Date: Thursday 26 Feb 2015
Location: The Stanley & Audrey Burton Gallery, Parkinson Building, University of Leeds, LS2 9JT
Time: 13:00 – 16:30
Cost: Free Event
Come along to the Stanley & Audrey Burton Gallery to experience an interactive pop-up exhibition showcasing the inspiring work of researchers specialising in design, textiles, film, archives and music.
The researchers will present an array of curious objects for you to handle, and be on hand ready to share hidden stories of their research and each of their objects. Inspired by the Gallery’s current exhibition, Nostalgia and Progress: Illustration after the Second World War, expect to hear about projects which connect the past, present and future.
Discover, for example, research which aims to revitalise materials and processes from the past and explores their potential for the future. Or meet researchers working with archival collections, whose work addresses the issue of what we should keep – and how that material might be used. Meanwhile, consider the overall experience as an attempt to challenge how objects are displayed within a museum or gallery space and how complex the layers of history and meaning can be behind each and every item on view. Staff from The Stanley & Audrey Burton Gallery will also be on hand to share the stories behind their own collection of objects.
This will be an interactive and informative event open to all members of the public from 1pm to 4.30pm. For all those that take part in this event, tea and cake will be served upon completion of the trail.
The Audiovisual Archive: Preserving Film Music – Laura Anderson, School of Music
A huge variety of archival materials have been digitised as part of a project investigating the work of film composer Trevor Jones. Laura will highlight how developments in recording technology impact on film music and consider the residual value of the objects themselves. www.trevorjonesfilm.leeds.ac.uk
Wool: An Innovative Material for the Future – Montu Basak, School of Design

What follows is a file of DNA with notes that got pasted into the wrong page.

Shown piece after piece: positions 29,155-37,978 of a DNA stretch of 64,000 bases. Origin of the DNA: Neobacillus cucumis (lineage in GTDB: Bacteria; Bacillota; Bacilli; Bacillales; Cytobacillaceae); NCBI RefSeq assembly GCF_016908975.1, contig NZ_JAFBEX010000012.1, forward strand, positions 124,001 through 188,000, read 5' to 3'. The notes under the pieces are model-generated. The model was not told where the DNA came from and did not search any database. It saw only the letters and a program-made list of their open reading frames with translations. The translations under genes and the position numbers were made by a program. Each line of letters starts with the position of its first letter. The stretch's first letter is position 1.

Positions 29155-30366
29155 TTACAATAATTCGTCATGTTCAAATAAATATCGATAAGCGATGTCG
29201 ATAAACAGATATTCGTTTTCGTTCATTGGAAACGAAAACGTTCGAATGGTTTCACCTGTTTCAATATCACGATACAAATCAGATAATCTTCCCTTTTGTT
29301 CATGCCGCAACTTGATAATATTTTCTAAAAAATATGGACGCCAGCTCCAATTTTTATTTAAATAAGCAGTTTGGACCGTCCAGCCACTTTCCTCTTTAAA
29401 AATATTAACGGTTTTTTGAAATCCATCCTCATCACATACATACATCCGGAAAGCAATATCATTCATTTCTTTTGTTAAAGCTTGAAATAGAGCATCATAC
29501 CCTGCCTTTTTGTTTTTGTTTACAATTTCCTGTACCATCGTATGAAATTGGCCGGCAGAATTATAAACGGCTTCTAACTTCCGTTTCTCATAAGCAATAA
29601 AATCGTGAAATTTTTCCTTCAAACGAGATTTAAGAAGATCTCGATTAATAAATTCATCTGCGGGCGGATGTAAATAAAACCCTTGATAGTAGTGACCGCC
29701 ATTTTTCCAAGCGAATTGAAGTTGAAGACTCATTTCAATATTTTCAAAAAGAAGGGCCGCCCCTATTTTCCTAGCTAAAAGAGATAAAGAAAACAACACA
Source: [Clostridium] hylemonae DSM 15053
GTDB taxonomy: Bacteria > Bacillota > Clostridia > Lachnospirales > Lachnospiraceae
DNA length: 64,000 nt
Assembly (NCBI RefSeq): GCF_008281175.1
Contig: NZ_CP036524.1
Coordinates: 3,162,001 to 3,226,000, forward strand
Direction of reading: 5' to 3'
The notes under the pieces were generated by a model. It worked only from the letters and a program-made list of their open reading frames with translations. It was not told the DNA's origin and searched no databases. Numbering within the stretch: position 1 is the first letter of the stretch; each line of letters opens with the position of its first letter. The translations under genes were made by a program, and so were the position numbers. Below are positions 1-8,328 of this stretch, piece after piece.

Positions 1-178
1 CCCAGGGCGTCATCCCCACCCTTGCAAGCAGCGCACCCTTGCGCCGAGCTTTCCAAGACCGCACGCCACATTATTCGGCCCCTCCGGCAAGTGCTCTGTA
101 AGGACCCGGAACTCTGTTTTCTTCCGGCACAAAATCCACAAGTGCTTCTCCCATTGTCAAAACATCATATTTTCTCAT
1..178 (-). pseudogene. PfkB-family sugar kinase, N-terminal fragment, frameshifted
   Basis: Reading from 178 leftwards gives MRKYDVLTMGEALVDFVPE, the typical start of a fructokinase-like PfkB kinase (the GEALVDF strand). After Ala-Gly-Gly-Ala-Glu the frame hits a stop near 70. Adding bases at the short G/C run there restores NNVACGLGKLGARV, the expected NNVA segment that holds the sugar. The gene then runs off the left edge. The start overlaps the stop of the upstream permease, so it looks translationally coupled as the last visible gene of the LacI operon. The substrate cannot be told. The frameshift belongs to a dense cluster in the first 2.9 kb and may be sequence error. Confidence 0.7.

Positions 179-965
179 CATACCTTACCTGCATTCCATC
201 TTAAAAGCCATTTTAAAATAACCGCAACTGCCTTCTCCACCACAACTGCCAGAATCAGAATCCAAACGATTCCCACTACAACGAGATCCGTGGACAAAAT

Today, new uses for wool are still being discovered: its complex structure offers a unique potential for versatile applications. This research project in the School of Design is exploring how wool can be used in health care products to remove unpleasant odours.
The changing appearance of The Good, the Bad and the Ugly on British home video – Lee Broughton, School of Languages, Cultures & Societies
Changes in home video formats often result in film studios creating newly enhanced re-masters of their most popular holdings. Lee’s exhibit will detail the striking changes that a series of such re-masters have brought to Sergio Leone’s The Good, the Bad and the Ugly (1966). http://bit.ly/spaghettiwest
Designed to disassemble? – Elaine Durham, School of Design
A current research project in the School of Design, Radiacam, is developing innovative ways to recover and reuse valuable materials at the end of life. Elaine’s exhibit highlights how different joint types affect the ability to rapidly assemble and disassemble products. http://www.radiacam.com/
Pararchive: Personal Storytelling, Community Histories and the Digital Archive – Daniel Mutibwa, School of Media and Communication
Pararchive is a co-produced digital resource which will enable users to combine their own media (such as film and photographs) with online archival material from public cultural institutions in order to tell their own stories and conduct their own research in one place. http://www.pararchive.com
Wool’s Deathly History – Judith Simpson, School of Design
Wool has served the funeral industry in many ways: used for mourning clothes, for the manufacture of shrouds and for biodegradable coffins. Judith’s exhibit explores the historic use of wool in funerary ritual, highlighting the wide variety of factors that made it the fabric of choice.
Smocking for the future – Amy Twigger Holroyd, School of Design
The Design Routes research project is exploring the revitalisation of ‘culturally significant’ designs, products and practices. At Curious Encounters, Amy will invite you to have a go at smocking by hand and discuss innovative ideas for reinventing this traditional English craft. http://designroutes.org
For further information about this event or any of the projects that form part of this wider public engagement programme, please contact Amy Twigger Holroyd A.T.Holroyd@leeds.ac.uk